Before we started on the design of the Euromast, we took a closer look at various towers. And we noticed that the view from above about 100 metres becomes less interesting, certainly less pleasant. 100 metres is the boundary where one still has contact with the ground, can still recognize people and cars, and can still feel part of the surroundings. In the evening you feel you are still amidst the lights. But above a height of 100 metres you look over it all, into the endless distance.

H.A. Maaskant in Bouwkundig Weekblad, 1961-19


Apart from what by today’s standards is its modest height, there was another requirement. The tower had to look attractive, safe and protected in poor weather. In that same period, Maaskant was working on another large-scale leisure project, the Pier in Scheveningen. The dynamic shapes of the pavilions and viewing platform of the Pier are similar to the Euromast. Although Maaskant had in mind a timeless design and saw nothing in fashionable forms or technical showmanship, both designs are very emblematic of the belief in progress and design so typical of the early 1960s.


Crow’s nest

Two lifts whisked visitors in 25 seconds from the ground to a height of 100 metres. The shaft also contains an emergency staircase. The round pavilion on the ground houses the entrance, ticket booth and souvenir shop. Specially for the Floriade, the ship’s bridge at a height of 30 metres boasted the latest technical novelties.

Maaskant made the crow’s nest asymmetrical so that it pointed seawards. Crowning the mast was a flagpole in the shape of a stylized tulip. The crow’s nest contained two levels and panorama windows. Outdoor terraces are also on two levels. The crow’s nest offered catering of all sorts: a luxury restaurant, a family restaurant and a cheap cafeteria. The public restaurant, with views in all directions, was built as a theatre and furnished in various shades of orange. The ground floor housed a cafeteria where you could order microwave meals. The restaurant had a capacity of 300, with space for another 900 people on the terraces. Three million people visited the Floriade and Euromast in six months.

Rotterdam almost had two towers: the Euromast and the ‘space tower’, which was planned in Leuvehaven to mark the C '70 event. To the great horror of the Euromast directors who, though they would be able to operate a second tower, realized that two smaller structures didn’t add up to one bigger one. That’s when they hatched the audacious plan to link both projects.

Algemeen Handelsblad, 24 February 1970


Space tower

In 1968 the Euromast lost its height record to the 114-metre tall Medical Faculty. For C '70, the last major Rotterdam exhibition, the Euromast was extended upwards with a Space Tower. The system, put on the market by the Swiss firm Willy Bühler A.G., consists of a steel shaft 2.5 metres in diameter, around which a ring-shaped cabin winds. The Euromast thus increased in height to 176 metres. The cabin can hold thirty people.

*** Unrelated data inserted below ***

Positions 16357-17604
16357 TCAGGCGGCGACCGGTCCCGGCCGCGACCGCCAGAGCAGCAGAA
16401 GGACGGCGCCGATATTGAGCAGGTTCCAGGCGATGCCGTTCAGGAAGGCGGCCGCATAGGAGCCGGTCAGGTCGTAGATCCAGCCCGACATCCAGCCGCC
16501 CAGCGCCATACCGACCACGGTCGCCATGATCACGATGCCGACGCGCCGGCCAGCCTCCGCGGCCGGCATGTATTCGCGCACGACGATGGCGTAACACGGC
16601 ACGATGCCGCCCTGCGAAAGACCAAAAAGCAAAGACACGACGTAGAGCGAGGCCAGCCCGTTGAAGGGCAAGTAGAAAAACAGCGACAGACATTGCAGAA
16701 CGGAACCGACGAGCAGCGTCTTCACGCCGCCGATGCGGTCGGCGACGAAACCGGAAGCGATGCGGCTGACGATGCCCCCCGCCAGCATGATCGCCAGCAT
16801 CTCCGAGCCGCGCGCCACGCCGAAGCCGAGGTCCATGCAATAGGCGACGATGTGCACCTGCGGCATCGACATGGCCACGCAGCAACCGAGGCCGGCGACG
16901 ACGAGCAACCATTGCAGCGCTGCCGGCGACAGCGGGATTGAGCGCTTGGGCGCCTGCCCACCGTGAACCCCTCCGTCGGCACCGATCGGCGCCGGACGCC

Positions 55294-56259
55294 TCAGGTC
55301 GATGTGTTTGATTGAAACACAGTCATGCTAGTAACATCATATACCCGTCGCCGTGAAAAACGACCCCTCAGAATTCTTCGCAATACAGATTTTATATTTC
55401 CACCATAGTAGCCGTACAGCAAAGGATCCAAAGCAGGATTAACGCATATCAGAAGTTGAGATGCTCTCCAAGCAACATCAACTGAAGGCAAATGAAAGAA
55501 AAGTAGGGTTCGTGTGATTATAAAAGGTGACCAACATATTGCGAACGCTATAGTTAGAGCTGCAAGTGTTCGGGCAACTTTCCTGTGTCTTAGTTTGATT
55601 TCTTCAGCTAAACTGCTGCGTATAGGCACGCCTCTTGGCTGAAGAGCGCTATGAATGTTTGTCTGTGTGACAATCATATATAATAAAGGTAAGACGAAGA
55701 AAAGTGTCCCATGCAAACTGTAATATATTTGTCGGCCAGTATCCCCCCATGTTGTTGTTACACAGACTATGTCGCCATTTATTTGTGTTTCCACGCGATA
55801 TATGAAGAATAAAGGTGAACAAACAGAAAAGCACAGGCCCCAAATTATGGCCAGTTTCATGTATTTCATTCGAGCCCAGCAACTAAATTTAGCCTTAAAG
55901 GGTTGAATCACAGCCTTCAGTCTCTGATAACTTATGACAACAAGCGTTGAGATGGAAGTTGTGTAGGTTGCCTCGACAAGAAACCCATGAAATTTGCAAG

The first idea was to place the Space Tower on the ground floor, but studies revealed that the Euromast was strong enough to support this additional structure. It was also possible to secure the mast firmly. Construction of the Space Tower involved the use of a 140-metre-tall crane. The tower’s components were erected in nine days, and a crane on the Euromast facilitated its further assembly. The taller Euromast opened to the public on 5 June 1970. At 176 metres, it was once again the tallest building in Rotterdam.


Over the years the Euromast, just like the Pier, lost much of its appeal as new tourist attractions appeared all over the Netherlands. Also detrimental to the Euromast was the construction of numerous tall buildings in the city centre. No longer was the view from the Euromast all that exclusive. Even so, there are still only a few taller buildings in Rotterdam, and they are not open to the public. From 1998 on, the Euromast hit the headlines regularly because of the drastic plans by owner Mediamax. A first proposal to build around the Euromast and raise it to a height of 300 metres triggered fierce protests, and the Euromast was designated a municipal heritage site. In a follow-up plan from 2001, the Euromast would become part of a large-scale development of Parkhaven, featuring a 392-metre-tall residential tower open to the public. Little more was heard of these plans. The appearance of the Euromast is no longer under threat, and since 2010 it is also a national heritage site. Over the years the entrance and restaurant have been renovated on various occasions. The last refurbishment, by the famous furniture and interior designer Jan des Bouvrie, dates from 2004. Since then, you can spend the night in a hotel room inside the Euromast.


Architect: H.A. Maaskant

Location: Parkhaven 20

Year: 1958-1960

National Heritage Site

H.A. Maaskant
1958-1960, Space Tower: 1970
Parkhaven 20, Rotterdam, Netherlands
Buildings National Monuments